The industry has made striking advanced in tracking the value and attributes of biddable online ad inventory, but the road ahead is long. That much was clear at the Interactive Advertising Bureau’s Ad Operations summit in New York.
In a discussion of inventory packaging and pricing, Neal Richter, chief scientist at Rubicon Project, and Art Schram, VP of Glam Media’s Adapt Platform outlined the challenges facing publishers. “There isn’t a Yellow Pages for inventory and it’s a problem of packaging and forecasting for real-time bidding,” Richter told attendees at the New York conference on Monday, suggesting that the kind of categorization and clarity available in an old media environment like a large directory is missing for online.
Richter pointed to some hopeful signs, offering an example of “old RTB” and what is starting to be represented by the “new RTB,” though he noted that the advancements are shining a brighter light on what needs to be fixed.
“The assumption of ‘old RTB’ is that impressions would be sent out with fairly poor descriptors, but at the end of the day, we will still get bids back and the highest bidder always wins — that’s it,” Richter said “The impressions are something that the industry sells for cents per thousand, but we only auction off individually. ‘New RTB’ is about having the extension to identify not only the buyer clearly, not just the advertiser, but the order ID as well. The objective of the buyer and the seller is to fulfill the order, not just select the winning bid. That idea can be lost if you’re always selling to the highest bidder, which is really beside the point.”
Forecasting is another issue. If you think about traditional forecasting models in ad servers, they’re based on defining ads in an ad platform, knowing how they’re targeted and accounting for their future delivery against available inventory, Schram said. Even with all the greater efficiencies provided by ad tech, a programmatic call is generally only a single object in an ad platform, representing a lot of different possible campaigns, with diverse targeting, so the traditional model becomes more difficult to implement, and a more approximate approach has to be taken. These same “expectations” are largely what drive prioritization decisions, as opposed to full, complete data telling the publisher exactly what to expect in terms of inventory fill.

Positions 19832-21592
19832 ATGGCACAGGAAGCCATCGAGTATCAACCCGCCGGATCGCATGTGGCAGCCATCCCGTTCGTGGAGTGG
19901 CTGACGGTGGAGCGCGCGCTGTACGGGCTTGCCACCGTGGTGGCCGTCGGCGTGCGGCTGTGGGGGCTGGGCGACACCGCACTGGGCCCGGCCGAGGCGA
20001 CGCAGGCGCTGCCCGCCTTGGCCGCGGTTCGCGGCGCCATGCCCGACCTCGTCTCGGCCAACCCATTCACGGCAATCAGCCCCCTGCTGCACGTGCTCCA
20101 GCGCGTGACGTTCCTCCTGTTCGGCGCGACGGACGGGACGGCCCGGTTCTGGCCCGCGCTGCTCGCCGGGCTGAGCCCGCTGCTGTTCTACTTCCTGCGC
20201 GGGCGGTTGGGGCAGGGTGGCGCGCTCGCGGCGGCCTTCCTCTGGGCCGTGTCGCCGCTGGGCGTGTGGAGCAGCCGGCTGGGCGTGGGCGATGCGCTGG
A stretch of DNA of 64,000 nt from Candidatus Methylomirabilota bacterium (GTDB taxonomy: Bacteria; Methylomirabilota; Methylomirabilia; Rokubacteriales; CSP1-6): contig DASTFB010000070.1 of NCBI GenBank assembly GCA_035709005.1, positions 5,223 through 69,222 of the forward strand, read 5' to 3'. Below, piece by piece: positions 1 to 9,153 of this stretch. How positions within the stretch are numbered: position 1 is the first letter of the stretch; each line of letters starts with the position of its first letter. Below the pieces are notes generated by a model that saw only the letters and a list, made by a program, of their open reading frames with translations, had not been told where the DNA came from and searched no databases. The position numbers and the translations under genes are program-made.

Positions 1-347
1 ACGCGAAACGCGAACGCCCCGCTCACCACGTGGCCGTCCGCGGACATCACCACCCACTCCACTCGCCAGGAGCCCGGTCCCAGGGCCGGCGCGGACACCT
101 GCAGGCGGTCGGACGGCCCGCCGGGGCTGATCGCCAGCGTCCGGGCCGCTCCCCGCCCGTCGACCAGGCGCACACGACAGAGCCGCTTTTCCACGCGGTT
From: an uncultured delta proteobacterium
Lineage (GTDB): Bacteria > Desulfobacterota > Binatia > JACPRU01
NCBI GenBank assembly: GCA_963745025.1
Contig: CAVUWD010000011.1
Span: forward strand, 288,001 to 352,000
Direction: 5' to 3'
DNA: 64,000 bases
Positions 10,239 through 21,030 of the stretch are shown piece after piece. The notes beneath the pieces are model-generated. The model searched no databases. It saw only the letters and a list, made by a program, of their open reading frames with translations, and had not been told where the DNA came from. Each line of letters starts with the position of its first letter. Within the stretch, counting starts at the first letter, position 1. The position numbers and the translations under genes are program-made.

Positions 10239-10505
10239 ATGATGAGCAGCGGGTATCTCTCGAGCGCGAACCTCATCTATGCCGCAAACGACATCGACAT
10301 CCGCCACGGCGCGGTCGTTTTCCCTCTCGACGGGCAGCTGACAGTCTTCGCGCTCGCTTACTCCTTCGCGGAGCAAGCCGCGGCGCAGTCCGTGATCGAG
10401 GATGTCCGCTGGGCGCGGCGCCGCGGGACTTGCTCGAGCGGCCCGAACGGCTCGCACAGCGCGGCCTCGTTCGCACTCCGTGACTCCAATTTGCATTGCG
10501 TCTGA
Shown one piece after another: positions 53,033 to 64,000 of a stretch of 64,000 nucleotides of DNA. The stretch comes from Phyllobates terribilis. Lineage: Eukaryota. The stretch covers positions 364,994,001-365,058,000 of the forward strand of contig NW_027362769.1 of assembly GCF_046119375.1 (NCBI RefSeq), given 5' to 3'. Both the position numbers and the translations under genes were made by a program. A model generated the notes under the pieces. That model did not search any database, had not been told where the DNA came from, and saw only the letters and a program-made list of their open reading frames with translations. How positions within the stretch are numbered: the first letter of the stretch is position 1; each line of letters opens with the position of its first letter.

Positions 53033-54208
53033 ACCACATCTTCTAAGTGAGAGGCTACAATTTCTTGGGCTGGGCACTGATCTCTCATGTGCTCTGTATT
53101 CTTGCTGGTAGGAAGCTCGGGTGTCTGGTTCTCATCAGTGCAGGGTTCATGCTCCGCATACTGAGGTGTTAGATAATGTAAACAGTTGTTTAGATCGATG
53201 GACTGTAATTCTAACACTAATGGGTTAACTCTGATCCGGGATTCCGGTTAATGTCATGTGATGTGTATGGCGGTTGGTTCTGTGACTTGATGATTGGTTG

The notion of “Nirvana” for a forecasting system is when a publisher has a dashboard and advertisers and platform operators can just start selecting targeting criteria for expected avails at clearer price points, Richter added.
“The problem from our perspective is that we already have that,” Schram responded. “We just don’t know how to build in the notion of ‘booked’ into that context.”
At this point, Richter described the current playing field for programmatic pricing and packaging as looking like a game called “Blind Auction Wars,” where there is a ton of random products available for various prices — but no one knows exactly what’s being offered for bids.
“Imagine you’re going into Wal-Mart and all of the products are in brown cardboard boxes with the price posted,” Richter said. “That’s it. And the only way you have to differentiate whether you’re getting shampoo or cereal or a loaf of bread is the approximate size of the thing. Deal ID and the Yellow Pages problem are about having a well-lit store where the inventory has more description than a low-placed moniker.”
Publishers do have to address this, but overall, this is a problem for the industry, Schram said. The connective tissue between supply and demand are specifics about the nature and value of the inventory being sold. “As publishers start to address this, that will force the demand side platforms on the other side to respond in kind,” he said.